King Arthur

Part One – The Ebony Star

Where the moonbeams touch the ocean

There dwelt a lady fair

Who rode the tides so wild in motion

With starlight in her hair.


She was once called Aphrodite

This maiden of the tides,

Mermaid, siren, selkie;

The wild water's bride.


Then one day from the heavens

There fell an Ebony Star;

A stone whose powers dwelt within

That had travelled from afar.


The maiden saw and caught it

And marvelled at the feeling

As the powers of the universe

Sent mind and heart a-reeling.


The Ebony Star pulsed in her hand

As if it too was living

It held as much power to command

as oceans unforgiving.


She paused a while to ponder

Trying to understand

Why this emblem of some yonder

World had landed in her hand.


Then she saw the sails

As many times before;

Riding on the gales

To claim some foreign shore.


The Romans were in England!

The old ways were in danger

The people under new command,

Their lands owned by a stranger.


That would never be desired

On this isle by magic sown,

But a champion was required

To see them overthrown.


The maiden knew what must be done

She was ready now to start

With all her might she smashed the stone

And exposed its glittering heart.


The Ebony Star split in twain,

The matrix fell away

Its contents fell into the brine

And shone as bright as day!


It was a metal strong as steel

And yet still feather light

She would have doubted it was real

Had it not been in her sight.


She took it in her hands once more

And gathering magic round

Conjured up a mighty sword

With blade both sure and sound.


And with that done she bid the sea

Farewell as she made her way

Through land-bound river, brook and stream,

Through every water way


Until at last she came to rest

In a lake both deep and wide

From here it was she would set the test

That would change the war-time tide


A babe, she knew, had once been found

Concealed beneath a dam

Within a bag mysteriously bound….

And this child was now a man.


She waited for great Taliesin

The child of the Radiant Brow;

The man with the water's blessing

Whom with the sword she would endow.


"A-welcome my fair bard!"

She said as he drew near

"The strangers hit poor England hard,

But at last salvation's here!"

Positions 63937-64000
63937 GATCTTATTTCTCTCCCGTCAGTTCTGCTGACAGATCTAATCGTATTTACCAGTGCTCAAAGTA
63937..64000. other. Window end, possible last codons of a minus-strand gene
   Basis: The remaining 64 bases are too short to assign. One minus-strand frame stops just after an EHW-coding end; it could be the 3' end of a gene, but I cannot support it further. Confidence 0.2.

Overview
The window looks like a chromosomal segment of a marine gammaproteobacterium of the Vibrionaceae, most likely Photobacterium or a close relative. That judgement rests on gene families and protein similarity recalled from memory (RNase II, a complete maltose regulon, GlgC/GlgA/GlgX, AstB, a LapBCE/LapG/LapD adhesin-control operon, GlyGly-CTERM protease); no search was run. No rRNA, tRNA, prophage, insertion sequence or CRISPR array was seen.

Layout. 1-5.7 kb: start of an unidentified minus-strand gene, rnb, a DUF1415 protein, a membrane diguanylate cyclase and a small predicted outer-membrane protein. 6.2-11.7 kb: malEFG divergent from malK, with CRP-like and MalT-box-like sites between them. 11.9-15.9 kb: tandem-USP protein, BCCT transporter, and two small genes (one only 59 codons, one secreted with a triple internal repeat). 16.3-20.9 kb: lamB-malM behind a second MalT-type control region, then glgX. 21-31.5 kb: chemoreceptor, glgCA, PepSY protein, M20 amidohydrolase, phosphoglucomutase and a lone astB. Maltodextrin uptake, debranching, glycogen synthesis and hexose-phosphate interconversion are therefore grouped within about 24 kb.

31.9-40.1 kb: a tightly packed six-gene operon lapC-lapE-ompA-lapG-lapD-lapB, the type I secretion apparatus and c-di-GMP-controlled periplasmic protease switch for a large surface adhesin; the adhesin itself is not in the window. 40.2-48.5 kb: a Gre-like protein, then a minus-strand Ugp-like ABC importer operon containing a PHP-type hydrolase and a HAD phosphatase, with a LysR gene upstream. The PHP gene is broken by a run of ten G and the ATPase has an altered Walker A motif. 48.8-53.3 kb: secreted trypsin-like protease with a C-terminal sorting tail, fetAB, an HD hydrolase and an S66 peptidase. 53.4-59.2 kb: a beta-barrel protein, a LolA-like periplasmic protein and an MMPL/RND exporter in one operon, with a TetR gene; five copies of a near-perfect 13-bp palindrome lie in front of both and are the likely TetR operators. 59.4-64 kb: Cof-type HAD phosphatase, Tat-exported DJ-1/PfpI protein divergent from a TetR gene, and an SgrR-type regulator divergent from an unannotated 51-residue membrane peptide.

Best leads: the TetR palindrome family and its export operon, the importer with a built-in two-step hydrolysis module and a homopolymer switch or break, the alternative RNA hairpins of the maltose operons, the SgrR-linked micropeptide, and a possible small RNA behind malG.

"Take this sword and guard it well,

It is the Romans' bane!

From 'midst the starry skies it fell

And Excalibur's its name!"


"Excalibur, Star Metal,"

She put it in his hand,

"It has a score to settle

Through this unhappy land,"


"Though only a king may wield it,"

She had to make it known,

"So it's up to you to shield it

Till he claims it as his own."


"As you wish, my lady,"

The bard said, overawed,

"But how do you expect me

To know who claims the sword?"


"You must contrive to place it

Where everyone can see

But only the worthy can claim it

For their own," said she.


"The best way then, to guard the sword

Is the way it here was thrown,"

These were her final words;

"Set it in a stone!"


And so it was wise Taliesin

Obeyed the lady fair

He took the blade and struck it through

The stone in the city square.


"Let it be known that whatever hand,"

He called in sweet voice clear

"Removes the sword shall rule the land

As king for many a year!"


Hands big, hands small, hands rough, hands smooth

Tried without success.

The sword held firm – would not be moved

And no one passed the test.


Then a young boy came, his limbs stick-thin,

His hair of burnished gold.

Though his eyes held great spirit within

He was but ten years old.


Then he spied the mighty blade

And was by its beauty awed

He thought it was a terrible shame

For stone to imprison the sword.


And so he stepped up to the stone

As boldly as could be

And with a strength previously unknown

He pulled Excalibur free!


"Hail King Arthur!" the watchers roared,

"Hail!" they cried with glee

"Lo our king has claimed his sword

So England might be free!"


Arthur stood with new-found valour

And held the sword aloft

Little knowing that from that hour

His childhood was lost.


And as he stood looking o'er

His subjects, cheering loud

He felt a hand upon his shoulder

That turned him from the crowd.


It was fair Taliesin,

That bard of great renown

Who would govern Arthur's training

Until the day when he was grown.


Arthur looked into his eyes,

As bright as eyes could be-

Like those of the little bird who flies

In a lady's company.


And that's how Taliesin

'Merlin' came to be

His charge King Arthur, to train him in

The art of gallantry!